Buyer’s remorse is never a fun feeling. But when it has to do with something as large as a mortgage, it can be downright frightening. You can’t just take a home back to the store and return it. So is there any way that you can cancel a mortgage after closing?
Canceling a Purchase Loan After Closing
Unfortunately, there’s no way to cancel a purchase loan after the closing. That’s why it’s imperative that you are 100% certain you want the home and can afford the loan. The lender is required to send you a Loan Estimate within three business days of your application for the loan. Take the time to review this document. It shows you everything you need to know about your loan including the payment, estimated taxes and insurance, estimated closing costs, and estimated cash to close.
If there’s anything you don’t like in that Loan Estimate, speak up early. Talk to the lender about the issues and see what they can do about it. If you still don’t like how they deal with the issue, it’s best to back out before they do any type of underwriting on the loan.
If it’s purely the loan you don’t like, but you still want to buy the home, you can hurry up and find another lender that has more pleasing terms. Again, read the loan documents carefully to make sure it’s a loan you are comfortable with paying for the next 15 to 30 years because you can’t just change your mind and cancel the mortgage.
Canceling a Mortgage Before the Closing
You do have the right to cancel a mortgage before a purchase closing, but this too has its ramifications. Most sellers require buyers to make an earnest money deposit. This gives the seller the idea that you have ‘good faith’ to buy the home. If you don’t buy it and the reasons don’t fall under any contingencies on the purchase contract, the seller can keep your earnest money. This covers them for the time and work that went into accepting your offer. It also compensates the seller for the time the home was off the market.
It’s a good idea to include contingencies in your purchase contract that give you a way out of the contract, should you decide not to buy the home. This way you have a better chance of receiving your earnest money back, rather than losing it to the seller.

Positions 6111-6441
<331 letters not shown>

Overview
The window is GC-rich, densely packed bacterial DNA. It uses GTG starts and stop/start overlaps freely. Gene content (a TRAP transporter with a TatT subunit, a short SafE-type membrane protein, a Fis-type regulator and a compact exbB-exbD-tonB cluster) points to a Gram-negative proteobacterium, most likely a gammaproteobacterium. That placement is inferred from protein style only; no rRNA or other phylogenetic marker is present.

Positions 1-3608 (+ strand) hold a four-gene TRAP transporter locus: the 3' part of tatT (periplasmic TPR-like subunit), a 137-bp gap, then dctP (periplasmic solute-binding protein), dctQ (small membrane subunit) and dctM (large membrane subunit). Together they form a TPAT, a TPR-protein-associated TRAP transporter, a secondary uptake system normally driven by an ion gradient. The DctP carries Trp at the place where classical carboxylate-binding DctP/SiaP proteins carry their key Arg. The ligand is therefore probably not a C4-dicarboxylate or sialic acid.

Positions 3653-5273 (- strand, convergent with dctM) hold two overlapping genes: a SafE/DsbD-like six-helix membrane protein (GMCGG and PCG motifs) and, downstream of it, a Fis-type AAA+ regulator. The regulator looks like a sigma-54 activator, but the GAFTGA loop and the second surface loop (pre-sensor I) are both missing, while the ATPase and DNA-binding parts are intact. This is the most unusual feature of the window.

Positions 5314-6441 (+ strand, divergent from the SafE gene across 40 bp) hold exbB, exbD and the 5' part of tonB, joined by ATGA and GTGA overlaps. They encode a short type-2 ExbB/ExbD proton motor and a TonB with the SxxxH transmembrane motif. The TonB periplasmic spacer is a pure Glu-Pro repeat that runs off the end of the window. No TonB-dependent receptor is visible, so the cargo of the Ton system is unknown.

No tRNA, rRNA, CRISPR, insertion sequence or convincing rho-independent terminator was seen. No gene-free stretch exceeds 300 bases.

The most common purchase contract contingencies include:
- Sale of a current home – This gives you the chance to sell your home up to a certain date. If you don’t sell it, you can back out of the contract and keep your earnest money.
- Secure mortgage financing – This gives you a specific period to secure a mortgage with very few conditions. If you don’t secure the financing by the specified date, you can back out of the contract with your earnest money in hand.
- Home inspection – This gives you a specific period to get your home inspection completed. If the report shows that there are major things wrong with the home, you can back out of the contract without losing any money.
- Home appraisal – This gives you a specific period to have the home appraised. If the appraised value comes back less than the price you offered, you can back out of the contract without losing your earnest money.
The best way to avoid having to cancel a mortgage either before or after the closing is to do your due diligence. Hire an attorney, pay for the appraisal and home inspection, and do your own legwork regarding the home and neighborhood. Make sure you also are in close contact with the mortgage lender, asking as many questions as you need to in order to get the mortgage that best suits your situation. This way you can buy a home with peace of mind and enjoy homeownership rather than feeling buyer’s remorse.